Cook Stoves for Himalayan Healthcare, Nepal

The Problem

Nepal's non-urban citizens make up 83% of the population. Many of these people in the remote mountain villages use wood-burning cookstoves and scavenge several square miles for viable wood fuel. Community members in the remote village of Tipling, one of the villages served by HHC, have recorded that every year the villagers have to climb farther up the mountain to gather wood. This work is mainly done by young children and this four hour long journey takes up precious time the children could be using in the local school. Tipling has thus requested our help in providing a solution to this problem. The entire population depends on these cookstove to make their daily meals in their one room huts. The smoke generated while cooking immediately fills the tiny space and makes it difficult to breathe. One of our visiting members could not spend more than a minute inside without tearing up and taking his meal outside. All the while, the family tolerates the heavy particles in the air, everyday. The World Health Organization estimates nearly 2 million people die prematurely to indoor air pollution from household cookstoves a year and nearly 50% of pneumonia deaths among children under the age of five are attributable to indoor air pollution. In 2011, over 250 villagers in Tipling were diagnosed with pneumonia by HHC.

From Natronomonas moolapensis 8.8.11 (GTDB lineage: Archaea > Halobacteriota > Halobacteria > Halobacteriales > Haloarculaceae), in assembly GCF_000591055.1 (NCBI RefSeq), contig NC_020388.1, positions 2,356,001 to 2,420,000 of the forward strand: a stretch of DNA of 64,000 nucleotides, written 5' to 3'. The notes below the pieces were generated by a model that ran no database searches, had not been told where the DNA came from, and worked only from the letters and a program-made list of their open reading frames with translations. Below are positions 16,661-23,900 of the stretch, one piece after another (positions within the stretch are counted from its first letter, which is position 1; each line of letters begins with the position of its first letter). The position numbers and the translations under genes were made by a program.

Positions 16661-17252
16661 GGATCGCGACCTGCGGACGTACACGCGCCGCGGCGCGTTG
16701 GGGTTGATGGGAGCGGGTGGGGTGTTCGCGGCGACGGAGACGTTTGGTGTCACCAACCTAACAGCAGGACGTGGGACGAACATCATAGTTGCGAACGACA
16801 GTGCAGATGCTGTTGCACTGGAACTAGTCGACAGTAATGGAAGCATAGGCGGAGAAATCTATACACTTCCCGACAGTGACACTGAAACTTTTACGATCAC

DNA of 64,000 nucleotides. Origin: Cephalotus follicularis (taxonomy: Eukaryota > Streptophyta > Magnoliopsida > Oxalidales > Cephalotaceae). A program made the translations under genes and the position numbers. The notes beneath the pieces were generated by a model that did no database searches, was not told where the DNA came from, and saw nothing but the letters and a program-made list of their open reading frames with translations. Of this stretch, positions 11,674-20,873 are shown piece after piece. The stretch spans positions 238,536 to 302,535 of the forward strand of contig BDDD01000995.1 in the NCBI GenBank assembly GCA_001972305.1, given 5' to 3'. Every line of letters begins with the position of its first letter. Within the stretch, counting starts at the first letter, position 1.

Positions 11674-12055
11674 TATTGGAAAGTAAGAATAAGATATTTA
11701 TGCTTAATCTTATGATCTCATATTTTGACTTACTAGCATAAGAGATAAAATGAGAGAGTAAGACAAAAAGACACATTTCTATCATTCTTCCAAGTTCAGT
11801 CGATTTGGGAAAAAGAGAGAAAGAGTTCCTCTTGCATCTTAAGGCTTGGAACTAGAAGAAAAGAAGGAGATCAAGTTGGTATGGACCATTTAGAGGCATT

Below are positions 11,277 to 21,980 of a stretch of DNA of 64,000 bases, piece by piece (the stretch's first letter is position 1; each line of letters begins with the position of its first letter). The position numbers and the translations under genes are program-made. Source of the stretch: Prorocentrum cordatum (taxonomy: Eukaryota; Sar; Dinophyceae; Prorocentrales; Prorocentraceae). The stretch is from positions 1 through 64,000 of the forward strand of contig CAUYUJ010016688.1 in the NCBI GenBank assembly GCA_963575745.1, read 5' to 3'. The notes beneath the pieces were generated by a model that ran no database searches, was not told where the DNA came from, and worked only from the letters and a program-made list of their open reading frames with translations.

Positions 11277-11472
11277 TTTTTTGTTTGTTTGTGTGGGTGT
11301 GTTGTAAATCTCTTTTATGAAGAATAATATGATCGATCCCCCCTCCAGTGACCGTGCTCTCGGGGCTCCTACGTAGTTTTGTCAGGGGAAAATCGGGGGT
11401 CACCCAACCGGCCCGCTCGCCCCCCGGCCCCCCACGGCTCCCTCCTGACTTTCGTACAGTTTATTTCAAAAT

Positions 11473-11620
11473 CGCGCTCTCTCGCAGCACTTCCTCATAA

Plan of Action

GlobeMed at CU Boulder has a plan of action is to provide cook stoves to the people who need them through our partner organization, Himalayan Healthcare, Nepal. The efficient cookstoves reduce by half the use of firewood compared to the traditional open-hearth stoves. In addition, these stoves have a chimney that vents the smoke outside the homes.These stove would then reduce the amount of time spent gathering wood and reduce exposure to indoor air pollution.

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